Andre Villas-Boas and Tottenham's 5 Worst Premier League Managers
After a 5-0 demolition at the hands of Liverpool on Sunday, the Portuguese manager's position became untenable. According to The Guardian, AVB has now worked only 25 months out of six years' worth of contracts, so it is a little difficult to feel sympathy.
However, those bemoaning his lack of success should note that he has the highest win rate of any dismissed Tottenham manager in the Premier League era—53.7 percent as per 101greatgoals.com.
With this in mind, here are five Tottenham managers who put AVB's perceived failure into perspective...
Jacques Santini arrived at Tottenham for the 2004-05 season with a sterling reputation. He had won plaudits in his native France for transforming Lyon into a French powerhouse and earned the national team job in 2002.
However, Santini accepted the Spurs job before he had taken Les Bleus to Euro 2004, a decision he later regretted. The former Saint-Etienne midfielder lasted only 13 games before quitting the club for "personal reasons."
His dreadful record may be among those personal reasons: In 11 league games, he won only three, giving him the worst win percentage of any Tottenham manager in the Premier League era.
In October 2007, Juande Ramos arrived at White Hart lane with the mission of dragging Spurs out of the relegation zone where pervious manager Martin Jol had left them.
The Spaniard's success in Seville immediately carried over to North London, starting with a League Cup victory over Blackpool and eventually leading the Lilywhites to an 11th-place finish in the league.
What's more, Ramos's League Cup victory on his debut eventually forged a path to Wembley, where Spurs beat Chelsea to lift their first trophy since 1999.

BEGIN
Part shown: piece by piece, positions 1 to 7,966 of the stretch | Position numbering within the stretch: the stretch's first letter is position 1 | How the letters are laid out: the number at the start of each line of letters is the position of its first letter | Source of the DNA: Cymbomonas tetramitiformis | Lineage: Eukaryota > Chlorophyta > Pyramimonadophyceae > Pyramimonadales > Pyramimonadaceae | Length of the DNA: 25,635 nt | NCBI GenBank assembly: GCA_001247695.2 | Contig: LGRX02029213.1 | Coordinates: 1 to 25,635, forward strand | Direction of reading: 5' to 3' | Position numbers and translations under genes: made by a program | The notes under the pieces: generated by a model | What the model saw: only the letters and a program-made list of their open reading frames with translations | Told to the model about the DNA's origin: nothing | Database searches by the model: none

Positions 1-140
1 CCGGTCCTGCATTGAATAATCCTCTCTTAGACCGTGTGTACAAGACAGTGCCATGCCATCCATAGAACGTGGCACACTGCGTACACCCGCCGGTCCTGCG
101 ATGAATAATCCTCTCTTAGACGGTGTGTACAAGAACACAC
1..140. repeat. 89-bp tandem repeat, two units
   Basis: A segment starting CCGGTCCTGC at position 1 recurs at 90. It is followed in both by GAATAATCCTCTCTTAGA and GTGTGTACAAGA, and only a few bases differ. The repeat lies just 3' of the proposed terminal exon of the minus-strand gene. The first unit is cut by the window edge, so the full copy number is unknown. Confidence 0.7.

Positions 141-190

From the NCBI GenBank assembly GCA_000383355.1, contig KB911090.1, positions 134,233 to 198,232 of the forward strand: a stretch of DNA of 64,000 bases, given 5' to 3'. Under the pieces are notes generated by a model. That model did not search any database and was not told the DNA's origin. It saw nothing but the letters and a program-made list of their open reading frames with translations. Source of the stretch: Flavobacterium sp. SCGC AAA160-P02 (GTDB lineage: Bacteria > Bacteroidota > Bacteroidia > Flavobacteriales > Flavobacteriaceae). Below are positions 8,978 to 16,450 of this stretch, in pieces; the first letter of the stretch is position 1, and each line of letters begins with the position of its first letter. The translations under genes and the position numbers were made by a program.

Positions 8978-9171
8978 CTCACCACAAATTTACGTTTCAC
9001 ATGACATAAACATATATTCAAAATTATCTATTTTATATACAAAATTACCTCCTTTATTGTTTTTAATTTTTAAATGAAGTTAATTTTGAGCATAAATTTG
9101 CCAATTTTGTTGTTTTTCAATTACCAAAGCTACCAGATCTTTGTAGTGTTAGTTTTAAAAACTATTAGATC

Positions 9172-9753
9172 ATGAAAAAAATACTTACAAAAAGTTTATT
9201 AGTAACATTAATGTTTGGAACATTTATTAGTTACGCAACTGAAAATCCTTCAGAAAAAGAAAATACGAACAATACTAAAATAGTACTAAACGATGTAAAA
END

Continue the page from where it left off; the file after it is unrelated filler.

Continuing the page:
The following season, however, did not get off to a good start. Tottenham only gained two points from their first eight matches—their worst-ever start—and Ramos was duly sent packing.
His win percentage of 28.5 percent over 35 games makes him the second-worst Spurs manager of the Premier League era.
Ramos will return to White Hart Lane for the first time since receiving his P45 as Spurs have drawn his side Dnipro in the last 32 of the Europa League.
Much like former manager Glenn Hoddle, Ossie Ardiles will forever be adored at the Lane for his services to the club on the pitch. However, his record in charge of the team isn't so stellar.
After briefly serving as caretaker manager in 1988, the Argentinean returned to Tottenham in 1993 fresh from a successful spell at West Brom. In the 1993-94 season he could only guide Spurs to 15th position in the league.
The following year, with four wins in the first 12 league matches and Tottenham sitting in 13th place, Ardiles was relieved of his duties following a home victory over West Ham.
It's not often that a manager is fired after beating a local rival, but his record of 16 wins in 54 league attempts gives a win percentage of 29.6, the third-worst in the Premiership era.
George Graham's appointment in October 1998 was met with widespread condemnation among Tottenham supporters due to his long-standing affiliation with Arsenal as a player and manager.
Such grudges subsided, however, when the Scot delivered the League Cup trophy five months into his reign, giving the club its first piece of silverware in eight seasons.
After another mid-table finish in 1999-00 and a sluggish start to 2000-01, however, Graham was sacked in March 2001 after club owners ENIC determined that he had leaked private information about the club.
Graham is thought to have merely told journalists that he was disappointed with having a small transfer budget, and regarded the excuse as rather flimsy.
Regardless, Graham never gave Spurs a top-half finish and won only 33 of 98 league matches.
The relatively unknown Swiss coach succeeded Gerry Francis in the Tottenham hotseat in November 1997, with the club sitting outside the relegation zone by a single point.
Within his first three matches he lost home ties to Crystal Palace and Chelsea—the latter by a humiliating 6-1 scoreline—but soon turned his fortunes around with big wins against Coventry and Barnsley.
However, when Tottenham could only muster 14th place in 1997/98, the media continued relentlessly to mock his poor grasp of English and questionable results. As The Guardian put it in 2007: "Christian Gross entered the footballing lexicon as shorthand for 'clueless continental clown who couldn't guide goats to grass let alone a football team to glory'."
After Spurs lost their opening two matches of the 1998/99 campaign, Gross' 10-month misadventure in London was over. He won just nine of 26 matches in charge, giving a win percentage of only 36.2.